A recent article was published in the Evaluative Voices series of the Northern Institute (NI), Charles Darwin University (CDU), entitled Impact = Content x Influence: Evaluation, evidence and policy in Canadian Government and written by Benoît Gauthier (CE; Honorary Fellow, NI/CDU; Past President, CES; Treasurer, IOCE). In the paper, Gauthier makes three points: there is no such thing as evidence-based policy-making, anywhere; the Canadian infrastructure for evidence-based policy-making is complex; and in the dynamic of policy-making, although evidence is only a small part of the equation there are factors that can increase the likelihood of evidence use.
Gauthier presents the equation impact (of evidence on policy) = content x influence. Content refers to the quantity x quality x access x congruency of the evidence and influence includes the components of credibility x congruency x timeliness x self-scrutiny x expediency.
Using these concepts, Gauthier outlines ways that evidence producers, including evaluators, can increase the impact of evidence on policy-making:
- plan more systematic data collection and more rigorous study designs to connect the problem with potential solutions (quality of content);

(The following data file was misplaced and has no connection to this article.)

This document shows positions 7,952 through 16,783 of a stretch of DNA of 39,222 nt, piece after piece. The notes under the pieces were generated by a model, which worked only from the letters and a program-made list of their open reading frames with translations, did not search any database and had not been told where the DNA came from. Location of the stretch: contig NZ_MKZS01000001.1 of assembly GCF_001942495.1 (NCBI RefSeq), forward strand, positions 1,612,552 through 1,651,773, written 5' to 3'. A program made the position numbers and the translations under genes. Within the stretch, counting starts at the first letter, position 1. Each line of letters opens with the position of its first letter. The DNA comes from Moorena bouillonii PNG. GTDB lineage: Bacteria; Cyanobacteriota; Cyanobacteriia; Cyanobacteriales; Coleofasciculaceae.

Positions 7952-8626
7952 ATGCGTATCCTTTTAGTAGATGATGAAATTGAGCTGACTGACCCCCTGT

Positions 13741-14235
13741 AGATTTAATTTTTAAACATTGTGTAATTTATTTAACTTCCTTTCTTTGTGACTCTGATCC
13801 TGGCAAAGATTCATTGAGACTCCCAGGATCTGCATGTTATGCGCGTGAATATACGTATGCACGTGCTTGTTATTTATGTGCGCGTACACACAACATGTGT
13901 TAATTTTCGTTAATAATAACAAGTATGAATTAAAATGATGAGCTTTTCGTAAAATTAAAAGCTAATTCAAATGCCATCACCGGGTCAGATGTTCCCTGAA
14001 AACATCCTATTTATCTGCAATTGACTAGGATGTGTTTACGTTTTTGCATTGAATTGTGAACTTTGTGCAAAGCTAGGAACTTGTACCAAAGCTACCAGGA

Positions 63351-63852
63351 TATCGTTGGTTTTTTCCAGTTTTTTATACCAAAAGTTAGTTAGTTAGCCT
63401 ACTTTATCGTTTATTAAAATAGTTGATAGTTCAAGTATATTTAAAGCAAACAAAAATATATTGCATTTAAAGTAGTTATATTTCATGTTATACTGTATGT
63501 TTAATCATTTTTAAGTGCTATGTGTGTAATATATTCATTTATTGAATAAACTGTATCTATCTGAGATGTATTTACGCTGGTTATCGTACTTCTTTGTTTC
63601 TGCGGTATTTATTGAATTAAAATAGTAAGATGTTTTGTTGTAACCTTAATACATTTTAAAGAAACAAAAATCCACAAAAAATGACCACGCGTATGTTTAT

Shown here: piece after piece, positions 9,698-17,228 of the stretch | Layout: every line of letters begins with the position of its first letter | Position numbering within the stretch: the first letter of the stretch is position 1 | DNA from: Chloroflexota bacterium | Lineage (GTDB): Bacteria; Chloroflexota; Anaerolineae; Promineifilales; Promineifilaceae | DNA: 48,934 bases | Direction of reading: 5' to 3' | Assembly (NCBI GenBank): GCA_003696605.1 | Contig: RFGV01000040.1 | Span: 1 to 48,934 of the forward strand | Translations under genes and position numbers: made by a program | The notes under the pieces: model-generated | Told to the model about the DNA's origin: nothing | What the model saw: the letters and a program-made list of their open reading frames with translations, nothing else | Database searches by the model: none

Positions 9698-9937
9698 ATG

- develop more information on the problem situation and its dynamics (quantity of content);
- prepare pre-packaged syntheses of information on the problem (accessibility of content);
- present the evidence in a manner that connects with the preconceived notions held by the decision makers (congruency of content);
- route the evidence through an interest group or a brain trust that has the decision maker’s ear (credibility and congruency of the source);
- conduct strategic analysis of the policy landscape to forecast when a social problem will surface in the decision maker’s agenda and ensure the availability of required evidence in time (timeliness of evidence);
- select battles that can be won and move on when the decision maker is not open to evidence information (self-scrutiny of the decision-maker); and/or
- identify the information that is most likely to feed the public policy debate in the direction of evidence informed decision making (expediency of the evidence).